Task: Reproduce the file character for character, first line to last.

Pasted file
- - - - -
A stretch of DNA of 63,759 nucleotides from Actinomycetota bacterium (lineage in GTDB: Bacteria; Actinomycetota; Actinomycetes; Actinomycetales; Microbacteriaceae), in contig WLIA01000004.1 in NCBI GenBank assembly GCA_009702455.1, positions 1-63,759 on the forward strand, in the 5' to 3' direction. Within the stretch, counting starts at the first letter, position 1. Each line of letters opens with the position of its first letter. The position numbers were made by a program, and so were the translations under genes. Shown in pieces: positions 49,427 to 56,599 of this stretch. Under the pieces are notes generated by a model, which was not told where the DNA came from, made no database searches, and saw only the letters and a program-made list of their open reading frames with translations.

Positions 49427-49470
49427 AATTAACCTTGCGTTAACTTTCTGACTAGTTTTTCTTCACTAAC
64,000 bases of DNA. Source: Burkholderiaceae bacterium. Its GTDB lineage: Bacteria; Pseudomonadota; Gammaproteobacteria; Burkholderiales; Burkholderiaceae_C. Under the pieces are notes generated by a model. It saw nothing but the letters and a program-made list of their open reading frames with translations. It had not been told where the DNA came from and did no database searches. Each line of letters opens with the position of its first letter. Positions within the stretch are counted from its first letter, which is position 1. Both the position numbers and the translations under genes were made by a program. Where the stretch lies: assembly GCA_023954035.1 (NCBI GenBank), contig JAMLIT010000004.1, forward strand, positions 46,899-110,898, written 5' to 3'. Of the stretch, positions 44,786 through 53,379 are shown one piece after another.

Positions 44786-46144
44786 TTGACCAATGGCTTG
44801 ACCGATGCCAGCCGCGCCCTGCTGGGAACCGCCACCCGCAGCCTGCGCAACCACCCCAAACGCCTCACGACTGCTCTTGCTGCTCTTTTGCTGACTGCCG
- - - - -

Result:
A stretch of DNA of 63,759 nucleotides from Actinomycetota bacterium (lineage in GTDB: Bacteria; Actinomycetota; Actinomycetes; Actinomycetales; Microbacteriaceae), in contig WLIA01000004.1 in NCBI GenBank assembly GCA_009702455.1, positions 1-63,759 on the forward strand, in the 5' to 3' direction. Within the stretch, counting starts at the first letter, position 1. Each line of letters opens with the position of its first letter. The position numbers were made by a program, and so were the translations under genes. Shown in pieces: positions 49,427 to 56,599 of this stretch. Under the pieces are notes generated by a model, which was not told where the DNA came from, made no database searches, and saw only the letters and a program-made list of their open reading frames with translations.

Positions 49427-49470
49427 AATTAACCTTGCGTTAACTTTCTGACTAGTTTTTCTTCACTAAC
64,000 bases of DNA. Source: Burkholderiaceae bacterium. Its GTDB lineage: Bacteria; Pseudomonadota; Gammaproteobacteria; Burkholderiales; Burkholderiaceae_C. Under the pieces are notes generated by a model. It saw nothing but the letters and a program-made list of their open reading frames with translations. It had not been told where the DNA came from and did no database searches. Each line of letters opens with the position of its first letter. Positions within the stretch are counted from its first letter, which is position 1. Both the position numbers and the translations under genes were made by a program. Where the stretch lies: assembly GCA_023954035.1 (NCBI GenBank), contig JAMLIT010000004.1, forward strand, positions 46,899-110,898, written 5' to 3'. Of the stretch, positions 44,786 through 53,379 are shown one piece after another.

Positions 44786-46144
44786 TTGACCAATGGCTTG
44801 ACCGATGCCAGCCGCGCCCTGCTGGGAACCGCCACCCGCAGCCTGCGCAACCACCCCAAACGCCTCACGACTGCTCTTGCTGCTCTTTTGCTGACTGCCG